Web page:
Sam Smith, Mark Ronson and Cat Power Hit Holiday Parties in New York

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Holiday parties are a fixture in New York City, and there were plenty to choose from this week. Highlights included David Barton and Susanne Bartsch hosting a toy drive at Gym U NYC in Chelsea, and Gabriela Hearst and Yola Mezcal holding an event at Café Carlyle.

On Thursday night, around 9 p.m., revelers in silver sequins and knee-high boots walked into Gym U NYC, David Barton’s new gym in Chelsea, carrying toys like trucks, dinosaurs and board games, as the smell of exercise mats filled the air.

They had come for the holiday party and toy drive that Susanne Bartsch, a New York nightlife fixture, and Mr. Barton, a gym and fitness entrepreneur, have been hosting since the 1990s.

Just past the doors, Ms. Bartsch, dressed in a sparkling red jumpsuit and a wig with reindeer-like antlers made of hair, greeted guests. As in years past, she wanted to: “Give people a chance to feel the spirit,” she said. “I can’t believe it is already Christmas. I feel like I’m in a time warp.”

Mr. Barton, wearing a ripped Ramones T-shirt, said they also just wanted to collect a lot of toys, adding that the party is “always a reminder of what we’re supposed to think about this time of year.”

Throughout the gym, D.J.s blasted a pulsing beat to a crowd of several hundred guests, including the singer-songwriter Sam Smith, the actress and comedian Sandra Bernhard, a co-host of the event, and Christian Cowan, a designer known for feathered club-wear popular with celebrities like Lady Gaga, Cardi B and Lil Nas X.

Partygoers, some of whom had worked out in the space earlier that day, waited in line at a bar near a chest press machine for white wine and umami margaritas. Adding some extra holiday cheer, muscular men in Santa hats danced on the equipment.

Near a Christmas tree surrounded by toys, Mr. Cowan, a co-host of the event, said that during the holidays, when it comes to friends and family, he often tries to introduce humor with his presents.

“I love to give people hilarious taxidermy,” he said, “like a parrot dressed up as a pirate,” and recalled the time he gave someone a frog purse with a zipper.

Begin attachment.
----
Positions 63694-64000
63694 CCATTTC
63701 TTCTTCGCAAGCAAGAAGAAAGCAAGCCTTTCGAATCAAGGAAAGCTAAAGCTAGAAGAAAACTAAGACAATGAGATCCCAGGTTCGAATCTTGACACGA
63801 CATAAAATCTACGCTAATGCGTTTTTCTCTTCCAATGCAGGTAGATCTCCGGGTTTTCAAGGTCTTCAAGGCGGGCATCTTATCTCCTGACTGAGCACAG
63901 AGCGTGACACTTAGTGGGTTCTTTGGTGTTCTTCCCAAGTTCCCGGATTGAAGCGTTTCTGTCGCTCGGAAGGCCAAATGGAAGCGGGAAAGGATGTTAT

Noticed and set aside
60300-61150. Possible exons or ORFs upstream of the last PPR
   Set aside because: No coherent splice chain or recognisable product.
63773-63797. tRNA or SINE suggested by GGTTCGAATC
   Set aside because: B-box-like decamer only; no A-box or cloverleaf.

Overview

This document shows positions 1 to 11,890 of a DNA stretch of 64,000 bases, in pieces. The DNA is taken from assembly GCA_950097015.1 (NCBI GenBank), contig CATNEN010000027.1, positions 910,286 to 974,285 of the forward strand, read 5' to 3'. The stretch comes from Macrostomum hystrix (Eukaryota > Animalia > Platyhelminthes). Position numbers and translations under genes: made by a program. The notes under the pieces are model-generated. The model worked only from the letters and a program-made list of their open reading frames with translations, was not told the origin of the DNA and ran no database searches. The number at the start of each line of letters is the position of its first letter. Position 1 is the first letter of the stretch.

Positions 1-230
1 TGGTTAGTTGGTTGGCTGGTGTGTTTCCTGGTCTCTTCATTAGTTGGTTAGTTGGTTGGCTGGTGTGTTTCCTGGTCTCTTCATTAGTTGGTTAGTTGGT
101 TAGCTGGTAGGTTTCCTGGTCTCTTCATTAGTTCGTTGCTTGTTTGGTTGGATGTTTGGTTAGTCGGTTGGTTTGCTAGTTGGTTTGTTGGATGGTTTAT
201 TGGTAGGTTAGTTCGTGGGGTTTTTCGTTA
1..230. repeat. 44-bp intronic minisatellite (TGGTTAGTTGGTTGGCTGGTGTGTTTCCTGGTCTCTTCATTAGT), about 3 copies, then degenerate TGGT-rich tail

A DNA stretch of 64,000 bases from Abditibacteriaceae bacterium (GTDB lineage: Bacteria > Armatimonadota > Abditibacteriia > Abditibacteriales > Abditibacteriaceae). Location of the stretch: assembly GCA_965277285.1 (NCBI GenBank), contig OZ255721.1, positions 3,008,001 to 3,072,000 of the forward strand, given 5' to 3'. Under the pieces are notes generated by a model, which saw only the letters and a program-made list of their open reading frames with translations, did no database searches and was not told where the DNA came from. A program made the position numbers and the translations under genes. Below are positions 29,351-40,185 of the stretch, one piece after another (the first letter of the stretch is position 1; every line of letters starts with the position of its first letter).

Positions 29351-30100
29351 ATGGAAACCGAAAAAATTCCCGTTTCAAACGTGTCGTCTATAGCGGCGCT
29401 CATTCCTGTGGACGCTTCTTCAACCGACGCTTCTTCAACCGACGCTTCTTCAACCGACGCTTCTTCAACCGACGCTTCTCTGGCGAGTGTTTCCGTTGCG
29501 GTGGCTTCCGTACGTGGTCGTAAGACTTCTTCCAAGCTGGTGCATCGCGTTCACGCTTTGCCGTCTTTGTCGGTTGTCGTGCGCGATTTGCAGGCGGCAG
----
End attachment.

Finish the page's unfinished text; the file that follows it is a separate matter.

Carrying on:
He continued: “I think it is much more fun to invest in making everyone laugh at Christmas than to make them feel like they got the thing they really wanted.”


On Monday night at Café Carlyle, the storied Manhattan cabaret venue, Chan Marshall, the singer best known as Cat Power, slipped between the Steinway piano and a rack of guitars. She filched an oyster from Justin Theroux’s table, then was out the revolving door to Madison Avenue for a cigarette.

Ms. Marshall was on the Upper East Side to perform at a holiday party hosted by Gabriela Hearst, the former creative director of Chloé, and Yola Jimenez and Gina Correll Aglietti, founders of the spirit brand Yola Mezcal.

Minutes later, the producer Mark Ronson emerged from a black S.U.V. Ms. Marshall congratulated him on the two Golden Globe nominations he had earned earlier that day for songs from the “Barbie” soundtrack.

He said he had gotten the news while grocery shopping. “I didn’t want to be thinking about it, so I was like, let me just go and get some blueberries,” he said.

Inside the dim, mural-lined bar, more than a hundred attendees from the worlds of music, fashion and media did their best not to spill their mezcal martinis or dribble their crab tacos.

Guests included Katie Couric, who greeted Mr. Ronson warmly; Mel Ottenberg, the stylist and editor in chief of Interview Magazine; the actress Grace Gummer; and Tremaine Emory, the founder of Denim Tears and the former creative director of Supreme.

Once guests had settled, Ms. Hearst climbed onstage. “Thank God I’m dressed like a meringue,” she said, referencing a creamy one-shoulder dress of her own design.

Ms. Hearst announced that her namesake brand and Yola Mezcal would donate a portion of their sales from December to Save the Children, which provides humanitarian assistance to young people through its children’s emergency fund.

“The suffering out there is great,” Ms. Hearst said. “Just to celebrate how lucky we all are that we’re here, the most punk thing to do is to show joy, and to show awareness.”

On a tight stage, Cat Power performed “Georgia on My Mind” with Mr. Ronson beside her on guitar. The Swedish singer Lykke Li then asked the crowd to sing the chorus of her song “I Follow Rivers,” which Ms. Hearst filmed on her iPhone.

Mr. Ronson and the singer Andrew Wyatt took the microphone for a two-man arrangement of “I’m Just Ken,” a song from “Barbie.”

“I’m just Ken and I’m enough,” Mr. Wyatt declared, in the room once graced by the cabaret legends Bobby Short and Elaine Stritch. “And I’m great at doing stuff.”

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